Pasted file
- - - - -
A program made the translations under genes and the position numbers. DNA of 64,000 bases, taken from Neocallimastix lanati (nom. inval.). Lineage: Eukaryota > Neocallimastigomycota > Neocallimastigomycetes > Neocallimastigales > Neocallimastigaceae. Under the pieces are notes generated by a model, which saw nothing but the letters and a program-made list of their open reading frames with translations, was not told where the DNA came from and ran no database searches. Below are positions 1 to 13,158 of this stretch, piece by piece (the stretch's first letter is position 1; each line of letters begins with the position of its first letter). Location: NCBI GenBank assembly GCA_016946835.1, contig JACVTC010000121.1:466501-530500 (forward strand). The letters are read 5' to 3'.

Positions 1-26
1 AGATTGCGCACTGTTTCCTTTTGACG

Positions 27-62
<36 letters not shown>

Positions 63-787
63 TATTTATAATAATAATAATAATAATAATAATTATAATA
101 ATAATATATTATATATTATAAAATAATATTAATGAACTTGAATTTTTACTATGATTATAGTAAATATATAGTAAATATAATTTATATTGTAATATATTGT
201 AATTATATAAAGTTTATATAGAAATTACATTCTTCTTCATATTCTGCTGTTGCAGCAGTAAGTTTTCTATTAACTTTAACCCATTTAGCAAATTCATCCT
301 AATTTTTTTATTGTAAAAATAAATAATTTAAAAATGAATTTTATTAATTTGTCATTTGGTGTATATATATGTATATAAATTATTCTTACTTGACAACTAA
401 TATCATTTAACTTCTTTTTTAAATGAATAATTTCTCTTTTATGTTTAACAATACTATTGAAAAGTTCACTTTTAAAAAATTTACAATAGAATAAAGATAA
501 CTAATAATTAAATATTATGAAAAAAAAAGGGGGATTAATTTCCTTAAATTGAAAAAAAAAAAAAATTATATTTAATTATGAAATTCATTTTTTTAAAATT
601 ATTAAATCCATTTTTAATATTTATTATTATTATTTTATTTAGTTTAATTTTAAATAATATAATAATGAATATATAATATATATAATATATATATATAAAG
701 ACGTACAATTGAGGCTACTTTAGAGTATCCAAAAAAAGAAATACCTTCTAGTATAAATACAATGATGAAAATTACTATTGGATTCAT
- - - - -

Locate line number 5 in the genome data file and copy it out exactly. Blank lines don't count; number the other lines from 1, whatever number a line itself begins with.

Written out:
<36 letters not shown>